Where are the Wild Things? They’re in your heart, they’re in your head, they’re in your unconscious, they’re in your closet, they’re in your worst fears and your wildest dreams. They’re there when you’re born and they’re there before you die. They’re the voices in your head, the unrelenting emotions, the pettiness, the wildness, the desire, the impatience. They are all of these if you choose to accept Spike Jonze and Dave Eggers’ magnificent interpretation of Maurice Sendak’s delightfully simple book.
Here, the story, which is disturbing without explaining why, is fleshed out to a living breathing thing, a moving piece of art that both celebrates the book, its imaginatively twisted writer and perhaps childhood itself. It isn’t an easy sit, this film, and it probably isn’t for kids under the age of ten. They are slightly older, who are able to see things realistically and abstractly, might find this film unlike anything they’ve ever seen before.
What are kids fed today but a steady stream of the same old thing? The technology changes, the thrills are bigger and better – there’s 3-D and IMAX and a countless array of games at their fingertips. They are given everything except challenging material. It is not their job anymore to discern art created by actual human beings. No, their entertainment is catered specifically towards satisfying their every need. Happy endings, overcoming obstacles – boy gets girl, boy saves the world, no one is hurt ever.
But Where the Wild Things Are, directed by Spike Jonze, stars Max Records as the boy who got into such bad trouble he was banished to his room where the “wild rumpus” was infamously started. This time, Max has some trouble at the beginning of the film. He’s a kid with apparently no friends. His sister, who watches him, is indifferent to his troubles and his loneliness. He resents her because he wants so badly to be a part of her world and all she wants to do is go off with her friends.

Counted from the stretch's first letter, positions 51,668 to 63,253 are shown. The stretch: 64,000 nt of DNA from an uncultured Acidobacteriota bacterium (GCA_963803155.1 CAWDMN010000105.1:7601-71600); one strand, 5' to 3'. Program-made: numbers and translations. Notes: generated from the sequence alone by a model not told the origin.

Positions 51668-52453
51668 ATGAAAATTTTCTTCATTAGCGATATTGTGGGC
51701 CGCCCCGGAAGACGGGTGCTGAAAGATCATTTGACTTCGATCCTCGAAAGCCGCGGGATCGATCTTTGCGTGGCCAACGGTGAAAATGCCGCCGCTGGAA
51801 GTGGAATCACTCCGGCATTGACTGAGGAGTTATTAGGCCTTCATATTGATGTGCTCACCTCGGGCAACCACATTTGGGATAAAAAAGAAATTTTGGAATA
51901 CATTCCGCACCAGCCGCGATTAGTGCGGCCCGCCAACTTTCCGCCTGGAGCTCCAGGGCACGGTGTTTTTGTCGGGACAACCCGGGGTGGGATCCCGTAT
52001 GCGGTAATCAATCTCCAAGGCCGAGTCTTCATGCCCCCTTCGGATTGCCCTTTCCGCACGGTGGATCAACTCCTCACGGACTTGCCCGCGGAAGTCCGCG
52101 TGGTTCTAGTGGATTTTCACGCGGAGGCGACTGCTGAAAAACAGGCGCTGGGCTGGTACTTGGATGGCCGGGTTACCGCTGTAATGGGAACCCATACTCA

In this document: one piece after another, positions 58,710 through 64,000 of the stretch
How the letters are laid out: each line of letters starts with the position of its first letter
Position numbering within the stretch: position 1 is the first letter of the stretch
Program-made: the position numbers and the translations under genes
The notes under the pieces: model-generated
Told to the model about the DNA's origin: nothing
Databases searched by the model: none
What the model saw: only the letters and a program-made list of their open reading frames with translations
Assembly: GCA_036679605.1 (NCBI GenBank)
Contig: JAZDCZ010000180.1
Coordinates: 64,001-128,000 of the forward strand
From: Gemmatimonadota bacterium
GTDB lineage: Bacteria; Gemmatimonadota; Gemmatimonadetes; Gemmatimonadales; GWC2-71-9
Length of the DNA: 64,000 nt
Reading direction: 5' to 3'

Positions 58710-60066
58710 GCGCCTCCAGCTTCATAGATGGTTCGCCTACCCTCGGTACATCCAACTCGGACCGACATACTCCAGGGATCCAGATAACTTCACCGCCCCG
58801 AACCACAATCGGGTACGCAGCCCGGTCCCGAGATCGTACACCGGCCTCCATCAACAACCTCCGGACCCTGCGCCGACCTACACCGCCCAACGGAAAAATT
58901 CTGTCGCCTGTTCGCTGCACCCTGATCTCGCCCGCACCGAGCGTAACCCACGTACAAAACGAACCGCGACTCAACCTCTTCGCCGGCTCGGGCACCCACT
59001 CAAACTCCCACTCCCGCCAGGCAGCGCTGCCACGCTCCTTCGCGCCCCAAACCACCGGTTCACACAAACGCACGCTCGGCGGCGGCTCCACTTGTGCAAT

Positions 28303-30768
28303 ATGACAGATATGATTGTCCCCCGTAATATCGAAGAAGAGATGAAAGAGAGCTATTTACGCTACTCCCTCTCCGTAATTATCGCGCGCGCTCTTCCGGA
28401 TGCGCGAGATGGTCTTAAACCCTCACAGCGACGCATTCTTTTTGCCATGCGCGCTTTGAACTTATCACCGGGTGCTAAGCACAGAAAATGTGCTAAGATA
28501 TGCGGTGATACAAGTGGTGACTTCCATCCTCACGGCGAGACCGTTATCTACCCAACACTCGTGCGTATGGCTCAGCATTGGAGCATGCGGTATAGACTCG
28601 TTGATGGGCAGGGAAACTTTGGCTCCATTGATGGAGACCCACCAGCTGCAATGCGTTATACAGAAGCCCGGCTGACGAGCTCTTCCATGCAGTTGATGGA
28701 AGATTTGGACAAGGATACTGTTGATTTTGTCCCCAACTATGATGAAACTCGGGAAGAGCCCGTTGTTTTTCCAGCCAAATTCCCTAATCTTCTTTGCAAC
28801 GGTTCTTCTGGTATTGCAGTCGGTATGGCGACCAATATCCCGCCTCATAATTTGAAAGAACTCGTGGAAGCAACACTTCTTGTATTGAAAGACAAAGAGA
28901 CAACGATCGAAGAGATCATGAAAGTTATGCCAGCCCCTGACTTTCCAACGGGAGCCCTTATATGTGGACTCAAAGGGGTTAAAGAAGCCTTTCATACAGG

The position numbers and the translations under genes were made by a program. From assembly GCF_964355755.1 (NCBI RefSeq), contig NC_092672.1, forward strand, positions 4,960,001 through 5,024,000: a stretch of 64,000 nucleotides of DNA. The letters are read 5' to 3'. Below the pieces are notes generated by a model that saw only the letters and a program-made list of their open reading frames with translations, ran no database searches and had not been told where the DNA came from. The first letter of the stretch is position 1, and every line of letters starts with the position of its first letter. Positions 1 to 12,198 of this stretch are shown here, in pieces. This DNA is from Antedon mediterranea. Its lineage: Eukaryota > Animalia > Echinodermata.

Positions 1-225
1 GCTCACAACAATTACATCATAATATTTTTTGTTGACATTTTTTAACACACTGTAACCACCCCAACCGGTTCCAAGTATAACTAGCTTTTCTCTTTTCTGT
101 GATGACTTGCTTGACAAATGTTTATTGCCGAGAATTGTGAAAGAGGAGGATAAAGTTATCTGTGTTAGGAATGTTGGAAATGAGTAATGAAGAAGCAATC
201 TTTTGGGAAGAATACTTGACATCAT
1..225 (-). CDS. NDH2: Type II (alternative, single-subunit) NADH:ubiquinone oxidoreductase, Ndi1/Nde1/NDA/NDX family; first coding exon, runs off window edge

This is what starts off Max’s bad day. The next thing that happens is his mom wants him to keep quiet while she entertains a date (Mark Ruffalo in a cameo). But Max is still mad after his sister left him there. Wrecking her room didn’t help him feel better; it only got him in more trouble with his mom. This doesn’t get him sent to his room, instead, in full Wild Thing pajamas he runs out the front door and disappears to where the wild things are.
From there, the film turns into a waking dream. It is no longer in the realm of the real but on an island in a strange place and Max encounters the creatures we’ve long seen in the book but never seen with personalities. They are all bizarre embodiments of what is going on crazily in Max’s head. It is everything you would expect to see there – some of it can be explained — maybe it’s Max’s mother. Some of it can’t be explained, the way a kid will rattle off something strange to you and you kind of nod, pretending to understand.
Somehow in this odd little dream world Max grows up a little bit. Not a lot, but enough to make him see that the life he has is worth every painful misstep.
Where the Wild Things Are is a celebration of the imagination – not just in what Spike Jonze and co-writer Dave Eggers did with the adaptation, but in what we can show kids we are capable of seeing. It will blow their minds that any adults are weird enough and brave enough to pull something like this off.